Lysis by Plato
My rating: 5 of 5 stars
This early Socratic dialogue addresses friendship and love — philia to the Greeks. In it, Socrates questions Lysis and Menexenus (two young friends) on the basis of friendship, whether it can be unrequited, and whether like or different individuals are better matched. The interrogation of Lysis illuminates Socrates view of the basis of friendship, wisdom. He questions Lysis about those things the boy’s parents won’t allow him to do, and those things for which they’d seek him out, ultimately suggesting that one’s wisdom is what attracts others to one, as friend or otherwise.
Later, Socrates questions Menexenus about whether the good befriend the good or are better suited to befriend the neutral individual. [The presumption that the bad are friends to no one takes them out all equations.] Socrates, with Menexenus’ consent, briefly concludes that friendships develop best between good and neutral individuals, but the dialogue ends with Socrates being skeptical of his own conclusion – perhaps feeling the weight of problems that a listener might contemplate (e.g. the idea that there are good, bad, and neutral people – rather than all of us being a melting pot of good, bad, and ugly.)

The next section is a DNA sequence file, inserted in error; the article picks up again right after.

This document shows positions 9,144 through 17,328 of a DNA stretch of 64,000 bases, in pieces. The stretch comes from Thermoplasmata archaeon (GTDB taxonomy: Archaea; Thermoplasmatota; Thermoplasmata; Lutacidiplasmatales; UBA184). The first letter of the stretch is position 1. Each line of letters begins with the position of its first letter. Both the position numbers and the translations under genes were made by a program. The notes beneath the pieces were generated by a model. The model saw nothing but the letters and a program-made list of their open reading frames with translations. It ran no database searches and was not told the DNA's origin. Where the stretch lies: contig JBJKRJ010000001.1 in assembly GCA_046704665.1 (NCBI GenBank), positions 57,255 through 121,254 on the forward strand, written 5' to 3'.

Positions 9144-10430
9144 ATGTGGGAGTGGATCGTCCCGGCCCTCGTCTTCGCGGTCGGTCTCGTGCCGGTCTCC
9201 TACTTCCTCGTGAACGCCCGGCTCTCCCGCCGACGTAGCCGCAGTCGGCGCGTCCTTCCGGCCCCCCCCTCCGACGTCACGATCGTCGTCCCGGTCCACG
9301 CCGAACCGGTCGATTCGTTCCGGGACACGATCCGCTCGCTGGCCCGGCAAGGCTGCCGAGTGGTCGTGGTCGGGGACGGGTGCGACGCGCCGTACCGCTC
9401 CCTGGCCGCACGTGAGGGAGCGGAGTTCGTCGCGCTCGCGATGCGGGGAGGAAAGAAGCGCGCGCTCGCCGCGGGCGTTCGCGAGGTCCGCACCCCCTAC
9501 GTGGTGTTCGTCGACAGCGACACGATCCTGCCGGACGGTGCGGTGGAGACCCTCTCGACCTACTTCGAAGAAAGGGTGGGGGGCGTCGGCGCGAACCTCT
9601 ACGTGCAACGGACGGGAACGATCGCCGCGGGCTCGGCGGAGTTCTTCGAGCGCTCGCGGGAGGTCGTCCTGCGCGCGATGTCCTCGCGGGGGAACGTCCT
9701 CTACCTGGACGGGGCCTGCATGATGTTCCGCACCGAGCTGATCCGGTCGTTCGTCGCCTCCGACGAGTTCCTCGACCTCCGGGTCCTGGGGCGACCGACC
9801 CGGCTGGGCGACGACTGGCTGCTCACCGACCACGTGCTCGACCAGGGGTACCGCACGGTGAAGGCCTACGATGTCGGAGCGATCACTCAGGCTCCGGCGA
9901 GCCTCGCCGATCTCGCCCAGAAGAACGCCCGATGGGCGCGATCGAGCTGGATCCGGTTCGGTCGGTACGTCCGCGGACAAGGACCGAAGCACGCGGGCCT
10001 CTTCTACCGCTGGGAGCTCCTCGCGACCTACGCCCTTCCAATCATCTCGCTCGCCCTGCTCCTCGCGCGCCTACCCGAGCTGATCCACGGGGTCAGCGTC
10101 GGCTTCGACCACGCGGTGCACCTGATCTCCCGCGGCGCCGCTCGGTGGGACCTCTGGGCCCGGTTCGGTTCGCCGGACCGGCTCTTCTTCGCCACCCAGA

It’s not dissatisfying that the dialogue ends without an answer. Its value lies in triggering readers to contemplate the question. For my part, I considered the poor analogy between how people view relationships between doctor and patient, versus between friend and friend. The doctor isn’t put off by a patient seeking a practical benefit from them (improved health,) but many a friendship has died from one side seeking personal gains. [And yet, I still draw no conclusion because clearly there is some benefit each half of a friendship perceives, if not one as coldly rational a Socrates describes.)
This dialogue is worth a read to trigger contemplation of friendship.
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